I write this at a koselig bar called Apotekergaarden, The Apothecary’s Shop, in Grimstad, a postcard-worthy Norwegian town along the Skagerrak in Southern Norway. Henrik Ibsen wrote his first work here while he trained to become a pharmacist. I arrived last evening in lovely spring weather—the air was soft and still, the water lapped kindly upon the piers and quays, and long, wispy clouds were lit well by the late-setting sun, hanging in the endless Norwegian spring twilight. I woke this morning to the sound—the sound—of heavy snow dropping on the windowsill of my hotel room, and trudged through several centimeters worth of slush on the way to the school I was visiting. It wasn’t snow that fell in the night, but slush itself, prefabricated in the cloud-factories and slopped into market, jamming up roads and ways (spring weather lulls the overexcited people out of their winter- and into their summer-tires). Teachers and students alike were caught in jams of packed slush-ice and traffic. It is April in Norway. It is indeed the cruellest month.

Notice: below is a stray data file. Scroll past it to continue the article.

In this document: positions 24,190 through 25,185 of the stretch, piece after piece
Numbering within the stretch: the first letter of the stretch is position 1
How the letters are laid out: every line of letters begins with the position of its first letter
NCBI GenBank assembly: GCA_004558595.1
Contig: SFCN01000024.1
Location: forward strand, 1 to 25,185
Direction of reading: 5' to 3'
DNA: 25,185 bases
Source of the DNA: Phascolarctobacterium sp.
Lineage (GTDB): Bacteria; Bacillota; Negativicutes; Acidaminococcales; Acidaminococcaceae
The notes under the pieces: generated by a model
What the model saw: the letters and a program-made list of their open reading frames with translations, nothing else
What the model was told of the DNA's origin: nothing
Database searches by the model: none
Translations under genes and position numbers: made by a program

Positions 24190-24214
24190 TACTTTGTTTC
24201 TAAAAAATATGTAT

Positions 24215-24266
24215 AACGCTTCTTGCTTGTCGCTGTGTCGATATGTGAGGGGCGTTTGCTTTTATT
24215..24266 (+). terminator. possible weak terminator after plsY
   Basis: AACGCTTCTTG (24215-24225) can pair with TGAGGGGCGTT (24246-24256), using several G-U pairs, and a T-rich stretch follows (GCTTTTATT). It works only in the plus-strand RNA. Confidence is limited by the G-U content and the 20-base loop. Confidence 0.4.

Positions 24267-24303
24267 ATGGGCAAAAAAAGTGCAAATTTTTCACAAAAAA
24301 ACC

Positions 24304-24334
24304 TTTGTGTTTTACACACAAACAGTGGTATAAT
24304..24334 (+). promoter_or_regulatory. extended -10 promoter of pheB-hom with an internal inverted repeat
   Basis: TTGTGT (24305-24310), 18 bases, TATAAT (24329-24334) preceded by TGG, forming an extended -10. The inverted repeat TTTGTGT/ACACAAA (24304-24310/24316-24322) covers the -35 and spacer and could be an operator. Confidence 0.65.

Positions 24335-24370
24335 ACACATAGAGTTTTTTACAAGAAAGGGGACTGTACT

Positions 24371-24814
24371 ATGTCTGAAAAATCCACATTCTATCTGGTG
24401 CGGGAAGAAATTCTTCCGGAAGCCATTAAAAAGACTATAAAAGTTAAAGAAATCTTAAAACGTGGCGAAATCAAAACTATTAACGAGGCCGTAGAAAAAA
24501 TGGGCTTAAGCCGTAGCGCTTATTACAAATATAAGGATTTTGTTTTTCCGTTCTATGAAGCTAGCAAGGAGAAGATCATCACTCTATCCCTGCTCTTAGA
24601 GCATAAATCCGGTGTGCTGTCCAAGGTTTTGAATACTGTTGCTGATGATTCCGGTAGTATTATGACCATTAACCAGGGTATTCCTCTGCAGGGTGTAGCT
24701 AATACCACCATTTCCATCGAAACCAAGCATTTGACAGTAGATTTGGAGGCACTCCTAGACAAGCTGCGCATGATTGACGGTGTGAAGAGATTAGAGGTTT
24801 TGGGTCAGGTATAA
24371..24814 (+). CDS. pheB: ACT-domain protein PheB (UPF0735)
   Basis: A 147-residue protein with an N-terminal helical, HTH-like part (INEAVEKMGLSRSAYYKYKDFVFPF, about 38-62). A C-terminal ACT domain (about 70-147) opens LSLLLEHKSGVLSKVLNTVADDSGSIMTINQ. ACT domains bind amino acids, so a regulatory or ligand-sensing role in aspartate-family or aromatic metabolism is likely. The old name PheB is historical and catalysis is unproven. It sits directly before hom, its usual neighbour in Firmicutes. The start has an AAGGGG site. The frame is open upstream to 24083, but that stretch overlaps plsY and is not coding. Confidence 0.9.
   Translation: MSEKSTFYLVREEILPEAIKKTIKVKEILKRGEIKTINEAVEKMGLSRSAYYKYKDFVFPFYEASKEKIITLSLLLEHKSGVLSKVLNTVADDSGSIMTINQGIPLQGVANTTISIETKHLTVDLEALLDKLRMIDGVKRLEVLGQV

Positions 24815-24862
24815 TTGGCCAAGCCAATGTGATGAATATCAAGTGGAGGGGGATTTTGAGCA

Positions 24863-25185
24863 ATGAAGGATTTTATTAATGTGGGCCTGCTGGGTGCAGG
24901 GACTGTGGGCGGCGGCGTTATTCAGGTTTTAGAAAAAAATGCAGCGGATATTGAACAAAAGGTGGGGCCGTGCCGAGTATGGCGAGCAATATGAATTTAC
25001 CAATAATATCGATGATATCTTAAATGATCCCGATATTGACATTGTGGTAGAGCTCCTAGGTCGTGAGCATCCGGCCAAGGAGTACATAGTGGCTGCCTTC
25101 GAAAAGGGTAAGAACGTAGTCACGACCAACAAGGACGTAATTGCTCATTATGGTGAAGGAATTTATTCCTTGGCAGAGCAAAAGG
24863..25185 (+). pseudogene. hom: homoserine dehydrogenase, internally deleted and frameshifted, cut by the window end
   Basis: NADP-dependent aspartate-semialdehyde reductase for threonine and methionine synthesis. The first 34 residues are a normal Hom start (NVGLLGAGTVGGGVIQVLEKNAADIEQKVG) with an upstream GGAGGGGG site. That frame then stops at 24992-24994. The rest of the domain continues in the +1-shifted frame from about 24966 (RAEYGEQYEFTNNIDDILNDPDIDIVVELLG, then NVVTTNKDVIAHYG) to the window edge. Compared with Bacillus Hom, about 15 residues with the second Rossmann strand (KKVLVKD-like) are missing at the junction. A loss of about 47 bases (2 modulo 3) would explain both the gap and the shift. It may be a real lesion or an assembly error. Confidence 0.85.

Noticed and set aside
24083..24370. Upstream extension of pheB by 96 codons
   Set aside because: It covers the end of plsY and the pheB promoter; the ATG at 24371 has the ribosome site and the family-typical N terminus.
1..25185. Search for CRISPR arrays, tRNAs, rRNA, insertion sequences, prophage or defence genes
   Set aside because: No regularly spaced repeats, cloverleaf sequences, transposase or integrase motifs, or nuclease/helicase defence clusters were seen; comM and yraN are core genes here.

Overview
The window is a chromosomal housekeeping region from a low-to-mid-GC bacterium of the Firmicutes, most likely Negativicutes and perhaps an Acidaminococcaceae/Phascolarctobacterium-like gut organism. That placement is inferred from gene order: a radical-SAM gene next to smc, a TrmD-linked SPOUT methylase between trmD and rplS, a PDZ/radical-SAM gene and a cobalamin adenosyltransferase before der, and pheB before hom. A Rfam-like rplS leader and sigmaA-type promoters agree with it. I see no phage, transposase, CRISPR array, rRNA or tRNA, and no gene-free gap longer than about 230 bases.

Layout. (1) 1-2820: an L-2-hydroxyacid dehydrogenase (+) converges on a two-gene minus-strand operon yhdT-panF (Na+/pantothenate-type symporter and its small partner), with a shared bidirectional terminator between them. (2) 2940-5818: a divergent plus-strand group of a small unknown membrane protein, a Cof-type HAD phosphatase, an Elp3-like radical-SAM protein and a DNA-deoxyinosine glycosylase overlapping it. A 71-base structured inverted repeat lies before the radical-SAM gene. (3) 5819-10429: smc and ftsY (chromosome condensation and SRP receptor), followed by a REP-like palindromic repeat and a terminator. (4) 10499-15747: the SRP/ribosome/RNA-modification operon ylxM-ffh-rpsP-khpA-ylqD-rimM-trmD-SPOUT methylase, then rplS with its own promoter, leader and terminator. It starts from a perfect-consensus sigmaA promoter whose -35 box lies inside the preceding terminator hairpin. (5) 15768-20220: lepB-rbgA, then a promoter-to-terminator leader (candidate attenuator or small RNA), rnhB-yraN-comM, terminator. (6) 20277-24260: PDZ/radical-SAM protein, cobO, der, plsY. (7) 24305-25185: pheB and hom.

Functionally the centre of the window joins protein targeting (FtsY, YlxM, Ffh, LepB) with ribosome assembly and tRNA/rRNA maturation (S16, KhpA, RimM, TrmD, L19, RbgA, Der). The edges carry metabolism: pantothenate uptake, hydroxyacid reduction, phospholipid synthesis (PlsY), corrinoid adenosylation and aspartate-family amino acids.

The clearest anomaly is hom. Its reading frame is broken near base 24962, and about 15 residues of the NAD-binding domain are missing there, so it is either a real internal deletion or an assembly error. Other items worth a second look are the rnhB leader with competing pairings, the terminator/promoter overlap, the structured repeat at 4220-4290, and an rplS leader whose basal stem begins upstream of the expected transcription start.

Above my desk back at The Northwest School in Seattle I usually hang a few spring poems, including a Gerard Manley Hopkins’ paean to the vernal burst of life, but at the moment, Edna St. Vincent Millay’s sharp-tongued rebuttal to the most cliched of seasons seems more acute and aptest:
To what purpose, April, do you return again?
Beauty is not enough.
You can no longer quiet me with the redness
Of little leaves opening stickily.
I know what I know.
The sun is hot on my neck as I observe
The spikes of the crocus.
The smell of the earth is good.
It is apparent that there is no death.
But what does that signify?
Not only under ground are the brains of men
Eaten by maggots.
Life in itself
An empty cup, a flight of uncarpeted stairs.
It is not enough that yearly, down this hill,
Comes like an idiot, babbling and strewing flowers.
Oh, I love that poem! And how well it fits the host of contraditions, the blend (and imagine, here, a blender, grinding up a puree, rather than, say, a finely selected blend tea leaves—though that, I think, passes equally well) of feelings turning my heart as I approach the last months, and my calendar begins to run thin of school-visits, and I turn my mind, with a certain twinge in my neck, toward the homeplace I love, and consider the experience of leaving. Av og til føler jeg meg som den samme slags idiot, som skravler og strør blomster landet rundt. Og snart må jeg forlate landet sjølv.